Archive for October, 2009

de Young Museum, SF: welcome, sort of

October 20, 2009

The de Young Museum in San Francisco is currently hosting a traveling Tut exhibition. We haven’t seen the exhibition, so we can’t comment on that. We were struck by one contrast, however. Here’s the de Young admissions and ticketing desk:

deyoung admissions desk

It’s pretty enough, with the windows and greenery behind it, but not exactly information-rich. Just taking it in at a glance, it’s unclear exactly where you’re supposed to stand, where you go if you’re a member instead of the general public, and what you pay.

 

Not far away in the same lobby is the temporary admissions desk that is dedicated to the Tut exhibition:

deyoung tut desk

It’s not as good on esthetics, but in terms of function, it’s much more direct and useful. It’s quite clear where you’re supposed to stand and what your various payment options are. The part of the desk that’s lower than the rest is set aside for will-call. Even the dark color seems more substantial and authoritative than the de Young desk’s beige color scheme. Not being back-lit by windows, it also appears more solid. Apparently, whoever put together the Tut show did some research on the semiotics of admissions desks.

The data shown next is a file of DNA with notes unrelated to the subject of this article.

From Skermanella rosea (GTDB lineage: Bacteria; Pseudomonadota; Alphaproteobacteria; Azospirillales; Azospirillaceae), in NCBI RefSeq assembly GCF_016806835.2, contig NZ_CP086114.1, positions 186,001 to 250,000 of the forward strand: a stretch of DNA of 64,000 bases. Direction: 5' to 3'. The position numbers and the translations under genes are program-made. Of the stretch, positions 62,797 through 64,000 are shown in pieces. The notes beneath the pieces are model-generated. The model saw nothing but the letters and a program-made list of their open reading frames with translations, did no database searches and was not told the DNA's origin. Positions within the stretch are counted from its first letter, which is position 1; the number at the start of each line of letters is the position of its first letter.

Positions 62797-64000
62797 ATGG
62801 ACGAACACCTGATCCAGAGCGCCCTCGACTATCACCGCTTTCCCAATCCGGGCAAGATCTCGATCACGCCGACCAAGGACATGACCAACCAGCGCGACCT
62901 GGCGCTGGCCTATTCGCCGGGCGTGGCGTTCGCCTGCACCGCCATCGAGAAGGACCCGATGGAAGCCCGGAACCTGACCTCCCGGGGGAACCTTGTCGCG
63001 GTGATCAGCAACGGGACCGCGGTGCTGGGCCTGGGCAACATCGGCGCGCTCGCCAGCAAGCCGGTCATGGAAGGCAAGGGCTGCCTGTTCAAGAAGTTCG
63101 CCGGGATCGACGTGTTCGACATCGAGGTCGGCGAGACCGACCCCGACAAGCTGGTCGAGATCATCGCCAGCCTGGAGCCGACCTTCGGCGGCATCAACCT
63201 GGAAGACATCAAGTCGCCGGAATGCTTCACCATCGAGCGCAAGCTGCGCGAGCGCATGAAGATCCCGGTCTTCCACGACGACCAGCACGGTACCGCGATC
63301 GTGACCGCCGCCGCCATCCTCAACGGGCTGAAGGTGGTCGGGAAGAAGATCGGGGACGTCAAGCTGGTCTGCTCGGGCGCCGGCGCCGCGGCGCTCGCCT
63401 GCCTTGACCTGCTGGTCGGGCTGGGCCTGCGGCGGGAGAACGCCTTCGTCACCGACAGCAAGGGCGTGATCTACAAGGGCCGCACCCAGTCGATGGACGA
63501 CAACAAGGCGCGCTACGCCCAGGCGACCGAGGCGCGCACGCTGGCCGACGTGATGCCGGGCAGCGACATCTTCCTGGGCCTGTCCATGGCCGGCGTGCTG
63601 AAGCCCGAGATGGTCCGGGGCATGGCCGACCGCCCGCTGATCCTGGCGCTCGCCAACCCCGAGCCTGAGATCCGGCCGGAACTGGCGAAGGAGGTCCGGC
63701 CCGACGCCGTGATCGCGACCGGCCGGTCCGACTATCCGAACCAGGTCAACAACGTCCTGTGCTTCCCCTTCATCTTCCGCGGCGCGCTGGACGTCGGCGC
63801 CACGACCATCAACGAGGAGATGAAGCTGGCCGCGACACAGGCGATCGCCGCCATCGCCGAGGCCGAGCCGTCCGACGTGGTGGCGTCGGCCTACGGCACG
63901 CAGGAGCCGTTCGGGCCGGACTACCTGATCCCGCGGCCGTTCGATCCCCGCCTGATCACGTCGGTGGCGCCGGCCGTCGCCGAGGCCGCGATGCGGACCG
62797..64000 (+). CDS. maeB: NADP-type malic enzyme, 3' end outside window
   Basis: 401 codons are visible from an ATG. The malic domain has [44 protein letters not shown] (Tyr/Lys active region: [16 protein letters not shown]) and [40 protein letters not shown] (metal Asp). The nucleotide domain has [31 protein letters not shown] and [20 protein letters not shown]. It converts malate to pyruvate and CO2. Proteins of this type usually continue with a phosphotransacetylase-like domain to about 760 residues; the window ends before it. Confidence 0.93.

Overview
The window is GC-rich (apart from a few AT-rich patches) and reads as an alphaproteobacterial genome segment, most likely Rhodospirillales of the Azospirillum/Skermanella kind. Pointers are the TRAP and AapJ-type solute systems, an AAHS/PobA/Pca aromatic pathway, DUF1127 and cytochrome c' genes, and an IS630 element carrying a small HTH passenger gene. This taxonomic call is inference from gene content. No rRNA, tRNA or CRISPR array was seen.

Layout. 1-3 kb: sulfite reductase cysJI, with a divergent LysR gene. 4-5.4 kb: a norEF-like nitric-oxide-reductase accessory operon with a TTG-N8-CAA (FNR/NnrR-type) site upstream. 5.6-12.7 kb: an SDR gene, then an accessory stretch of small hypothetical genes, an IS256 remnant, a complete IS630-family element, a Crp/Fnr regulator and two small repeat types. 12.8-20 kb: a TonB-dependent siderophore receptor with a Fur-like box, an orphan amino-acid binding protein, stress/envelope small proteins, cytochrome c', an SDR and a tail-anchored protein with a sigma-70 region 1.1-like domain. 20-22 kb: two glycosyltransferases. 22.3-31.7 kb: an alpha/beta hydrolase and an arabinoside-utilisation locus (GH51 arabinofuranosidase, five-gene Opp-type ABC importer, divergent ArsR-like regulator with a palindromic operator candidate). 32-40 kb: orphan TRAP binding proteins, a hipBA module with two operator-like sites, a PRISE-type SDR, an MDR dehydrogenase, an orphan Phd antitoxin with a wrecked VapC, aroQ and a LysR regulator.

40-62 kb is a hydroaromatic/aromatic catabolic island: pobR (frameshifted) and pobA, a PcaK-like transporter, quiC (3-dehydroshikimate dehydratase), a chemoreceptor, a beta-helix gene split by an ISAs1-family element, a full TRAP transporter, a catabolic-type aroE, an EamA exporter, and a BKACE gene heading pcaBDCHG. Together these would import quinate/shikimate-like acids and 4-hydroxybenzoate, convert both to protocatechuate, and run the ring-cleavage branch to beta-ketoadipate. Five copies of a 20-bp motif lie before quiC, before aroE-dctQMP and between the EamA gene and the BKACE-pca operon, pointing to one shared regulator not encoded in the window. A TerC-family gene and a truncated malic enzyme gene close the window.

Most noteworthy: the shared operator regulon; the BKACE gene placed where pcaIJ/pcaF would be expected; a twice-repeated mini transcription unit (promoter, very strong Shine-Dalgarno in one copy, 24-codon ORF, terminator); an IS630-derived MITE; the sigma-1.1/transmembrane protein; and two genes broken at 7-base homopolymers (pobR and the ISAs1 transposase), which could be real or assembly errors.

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Calif. Academy of Sciences: False Entrance

October 7, 2009

The California Academy of Sciences building in San Francisco has two entrances. There’s the public entrance on northwest side, fronting on the museum concourse and facing the De Young Museum:

Academy entrance

 

On the opposite, southeast side, fronting Middle Drive, there’s another entrance, which is reached by crossing a pedestrian bridge:

academy staff entrance 1

A casual passerby — or someone who remembers the old Academy of Sciences building — might well assume that this is a public entrance as well. Everything about it says, “come in here.” 

Wrong. It’s for employees only. 

academy staff entrance closeup

I’m sure it’s pleasant for the staff to have a well-designed (hopefully), light-filled space in which to work, but to me this off-limits entry seems like a wasted opportunity to create another means for visitors to get into the museum. On busy days, when the lines snake around the front of the building, a second entrance would relieve congestion considerably. And this entrance is deceptive in its visual attractiveness: we pass by here frequently and observe visitors start down the pedestrian bridge and then turn back. 

You could enter the old Academy from both sides, so why not the new one?